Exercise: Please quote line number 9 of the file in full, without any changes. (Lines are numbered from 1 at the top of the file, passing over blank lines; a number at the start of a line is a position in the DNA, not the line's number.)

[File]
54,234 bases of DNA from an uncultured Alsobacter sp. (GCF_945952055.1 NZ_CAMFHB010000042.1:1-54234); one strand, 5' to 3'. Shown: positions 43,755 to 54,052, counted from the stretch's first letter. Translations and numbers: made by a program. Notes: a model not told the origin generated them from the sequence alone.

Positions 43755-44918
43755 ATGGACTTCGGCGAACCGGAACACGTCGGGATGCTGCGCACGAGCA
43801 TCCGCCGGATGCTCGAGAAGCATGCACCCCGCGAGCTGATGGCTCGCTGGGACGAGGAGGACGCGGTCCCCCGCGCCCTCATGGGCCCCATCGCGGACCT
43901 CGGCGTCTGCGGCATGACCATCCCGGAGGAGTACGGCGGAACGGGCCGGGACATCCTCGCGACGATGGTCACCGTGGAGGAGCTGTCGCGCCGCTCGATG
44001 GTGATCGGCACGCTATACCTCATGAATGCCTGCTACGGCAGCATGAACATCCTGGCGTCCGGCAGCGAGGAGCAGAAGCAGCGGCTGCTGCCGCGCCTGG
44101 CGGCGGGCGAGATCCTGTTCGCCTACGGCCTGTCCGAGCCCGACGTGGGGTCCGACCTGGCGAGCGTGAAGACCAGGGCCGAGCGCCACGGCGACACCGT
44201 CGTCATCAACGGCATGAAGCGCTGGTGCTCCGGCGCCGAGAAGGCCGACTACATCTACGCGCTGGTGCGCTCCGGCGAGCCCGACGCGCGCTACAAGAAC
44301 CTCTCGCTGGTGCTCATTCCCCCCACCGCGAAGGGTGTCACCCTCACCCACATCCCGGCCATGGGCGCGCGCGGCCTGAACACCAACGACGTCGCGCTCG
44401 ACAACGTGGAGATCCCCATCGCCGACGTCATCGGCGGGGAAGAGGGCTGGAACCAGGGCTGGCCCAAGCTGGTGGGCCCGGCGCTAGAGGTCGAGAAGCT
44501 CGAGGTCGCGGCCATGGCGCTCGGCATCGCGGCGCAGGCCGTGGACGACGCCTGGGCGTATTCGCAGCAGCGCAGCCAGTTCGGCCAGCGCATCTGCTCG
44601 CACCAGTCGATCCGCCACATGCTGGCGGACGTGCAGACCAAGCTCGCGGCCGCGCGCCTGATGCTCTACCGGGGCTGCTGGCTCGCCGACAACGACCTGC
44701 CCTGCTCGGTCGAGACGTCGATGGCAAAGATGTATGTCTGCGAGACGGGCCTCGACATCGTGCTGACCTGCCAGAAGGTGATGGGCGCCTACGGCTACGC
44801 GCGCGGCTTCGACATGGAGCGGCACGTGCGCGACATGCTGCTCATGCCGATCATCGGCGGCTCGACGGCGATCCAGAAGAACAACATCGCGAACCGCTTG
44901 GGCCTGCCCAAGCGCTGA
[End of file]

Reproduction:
44301 CTCTCGCTGGTGCTCATTCCCCCCACCGCGAAGGGTGTCACCCTCACCCACATCCCGGCCATGGGCGCGCGCGGCCTGAACACCAACGACGTCGCGCTCG